Individual scenes can have emotion, excitement, or tension while a story still has a predictable plot. I’ve read literally hundreds of romance novels, nearly all of which are have similar plots devices and HEA endings. But each one is different, and so people still read it.

Think about what makes your story different from whatever original you’re basing it off of, and figuring out how to use those things to make it interesting. Additionally, people reading it may not actually know the original, so they may not know that it ends with a happy ending.

I’d also just say–most stories have happy endings. The thing is that you don’t know until you get to the end of the story that the ending is going to be happy, usually. And characters can still face obstacles, difficulty, and loss between the beginning and the happy endings.

Think about Harry Potter. It ends with Voldemort defeated and Harry, Ron, and Hermione on to a new, happy chapter of their lives. But there’s a huge amount of drama before we get there.

On the other hand, if your story has no tension or conflict, then you need to rethink your plot. But if you have tension and conflict, a happy ending won’t ruin your story.

life-of-a-feminist  asked:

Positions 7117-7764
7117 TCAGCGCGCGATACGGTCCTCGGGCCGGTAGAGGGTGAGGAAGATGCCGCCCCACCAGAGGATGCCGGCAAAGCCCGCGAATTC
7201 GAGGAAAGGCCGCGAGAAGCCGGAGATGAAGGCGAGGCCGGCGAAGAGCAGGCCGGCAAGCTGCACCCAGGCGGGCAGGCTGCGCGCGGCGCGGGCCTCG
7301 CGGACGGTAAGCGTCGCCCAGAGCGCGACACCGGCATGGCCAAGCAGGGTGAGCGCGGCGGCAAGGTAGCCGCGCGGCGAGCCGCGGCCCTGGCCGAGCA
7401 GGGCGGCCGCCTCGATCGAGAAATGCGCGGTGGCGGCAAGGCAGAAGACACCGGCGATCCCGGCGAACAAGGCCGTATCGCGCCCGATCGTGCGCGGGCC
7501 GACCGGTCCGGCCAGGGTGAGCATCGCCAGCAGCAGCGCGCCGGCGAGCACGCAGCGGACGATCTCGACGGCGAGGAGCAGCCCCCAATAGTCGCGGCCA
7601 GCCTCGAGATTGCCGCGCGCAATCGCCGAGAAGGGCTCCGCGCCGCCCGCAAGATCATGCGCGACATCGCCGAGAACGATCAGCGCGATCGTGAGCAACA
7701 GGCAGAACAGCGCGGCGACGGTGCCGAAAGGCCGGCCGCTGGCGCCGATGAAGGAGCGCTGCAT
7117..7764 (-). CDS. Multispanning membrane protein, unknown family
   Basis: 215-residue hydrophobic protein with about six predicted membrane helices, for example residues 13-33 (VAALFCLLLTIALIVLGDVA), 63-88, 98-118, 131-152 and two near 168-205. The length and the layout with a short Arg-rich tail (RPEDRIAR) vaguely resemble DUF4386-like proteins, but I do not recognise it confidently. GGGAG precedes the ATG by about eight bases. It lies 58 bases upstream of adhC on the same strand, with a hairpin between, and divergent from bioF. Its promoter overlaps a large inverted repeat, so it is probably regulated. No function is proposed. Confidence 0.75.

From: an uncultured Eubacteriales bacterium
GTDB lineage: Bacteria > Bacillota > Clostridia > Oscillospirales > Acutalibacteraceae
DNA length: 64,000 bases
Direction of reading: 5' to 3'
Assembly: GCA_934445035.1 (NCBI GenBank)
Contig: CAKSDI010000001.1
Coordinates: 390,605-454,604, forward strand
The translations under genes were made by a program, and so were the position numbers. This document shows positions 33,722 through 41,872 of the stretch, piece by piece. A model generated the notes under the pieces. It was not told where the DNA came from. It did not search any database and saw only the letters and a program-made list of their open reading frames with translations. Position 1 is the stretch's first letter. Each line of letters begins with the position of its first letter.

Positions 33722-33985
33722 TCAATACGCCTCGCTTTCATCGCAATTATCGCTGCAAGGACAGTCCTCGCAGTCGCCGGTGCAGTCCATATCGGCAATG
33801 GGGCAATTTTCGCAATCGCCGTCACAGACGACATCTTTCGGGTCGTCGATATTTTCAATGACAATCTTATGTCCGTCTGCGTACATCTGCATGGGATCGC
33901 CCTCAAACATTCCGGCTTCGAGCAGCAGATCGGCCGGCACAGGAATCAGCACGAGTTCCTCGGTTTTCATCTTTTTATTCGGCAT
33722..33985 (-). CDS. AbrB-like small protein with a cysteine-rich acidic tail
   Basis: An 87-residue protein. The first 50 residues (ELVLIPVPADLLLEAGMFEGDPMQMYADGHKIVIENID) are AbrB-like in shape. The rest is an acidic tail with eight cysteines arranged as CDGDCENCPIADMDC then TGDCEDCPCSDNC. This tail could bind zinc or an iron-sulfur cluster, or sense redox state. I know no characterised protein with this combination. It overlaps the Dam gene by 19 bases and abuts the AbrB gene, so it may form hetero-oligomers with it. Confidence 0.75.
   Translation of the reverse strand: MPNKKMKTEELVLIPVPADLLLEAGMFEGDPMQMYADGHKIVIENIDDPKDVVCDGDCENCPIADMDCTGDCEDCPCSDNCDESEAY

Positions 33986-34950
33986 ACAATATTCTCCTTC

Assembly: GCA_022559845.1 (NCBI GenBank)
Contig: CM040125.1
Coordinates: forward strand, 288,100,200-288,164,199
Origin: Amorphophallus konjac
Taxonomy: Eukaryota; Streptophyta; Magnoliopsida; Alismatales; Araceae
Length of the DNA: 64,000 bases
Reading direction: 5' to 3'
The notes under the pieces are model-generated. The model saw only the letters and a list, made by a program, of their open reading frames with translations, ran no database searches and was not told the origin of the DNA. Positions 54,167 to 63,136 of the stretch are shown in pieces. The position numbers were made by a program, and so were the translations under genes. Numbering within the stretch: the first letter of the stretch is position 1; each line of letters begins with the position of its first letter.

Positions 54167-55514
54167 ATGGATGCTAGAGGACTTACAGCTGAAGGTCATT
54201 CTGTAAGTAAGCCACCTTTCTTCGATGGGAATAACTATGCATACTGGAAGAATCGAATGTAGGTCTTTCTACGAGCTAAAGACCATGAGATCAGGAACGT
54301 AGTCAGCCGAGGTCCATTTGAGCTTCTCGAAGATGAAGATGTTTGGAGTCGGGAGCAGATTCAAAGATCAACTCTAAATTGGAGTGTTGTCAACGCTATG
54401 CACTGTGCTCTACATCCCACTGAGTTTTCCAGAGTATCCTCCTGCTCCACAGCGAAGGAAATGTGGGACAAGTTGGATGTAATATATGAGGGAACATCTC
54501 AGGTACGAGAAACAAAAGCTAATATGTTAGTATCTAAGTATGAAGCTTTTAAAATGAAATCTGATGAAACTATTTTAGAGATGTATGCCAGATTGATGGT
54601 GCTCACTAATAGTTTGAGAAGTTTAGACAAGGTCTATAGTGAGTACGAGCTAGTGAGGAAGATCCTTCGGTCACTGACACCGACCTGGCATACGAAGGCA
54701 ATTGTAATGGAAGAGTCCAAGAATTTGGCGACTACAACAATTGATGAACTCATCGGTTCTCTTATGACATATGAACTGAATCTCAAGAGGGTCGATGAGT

five steps for not writing a boring story? i can never ever write something that doesn't end up boring 😂

Hiya! Thanks for your question. Writing an engaging story is complicated, but it can be done.

First off, there are so many aspects to writing a gripping story. Honestly, it can’t be done in five steps (and certainly not in one blog post). To prevent a boring story you need strong characters, an exciting plot, good pacing… the list goes on and on.

So rather than type out a 3000+ word response, I’m going to give you a mini-masterpost of the key aspects of writing a non-boring story with links to other LGF posts. Here you go:

How Not to Write a Boring Story:

Descriptions:

How to Write Better Descriptions

Showing vs Telling

How to Create Interesting World-Building

Dialogue:

How to Create a Unique Character Voice

Writing Unique Dialogue

How to Prevent Your Story from Being Dialogue-Heavy

Characters:

What Do You Do When Your Main Character Doesn’t Jump Off the Page?

Three Types of Character Traits

Writing Character Arcs

Plot:

How to Make Your Conflict Less Plain

The Element Every Story Needs

How to Avoid Unnecessary Scenes

Pacing:

Why Your Story Feels Too Fast

How to Pace a Scene More Quickly

Pacing Through Details

Beginning: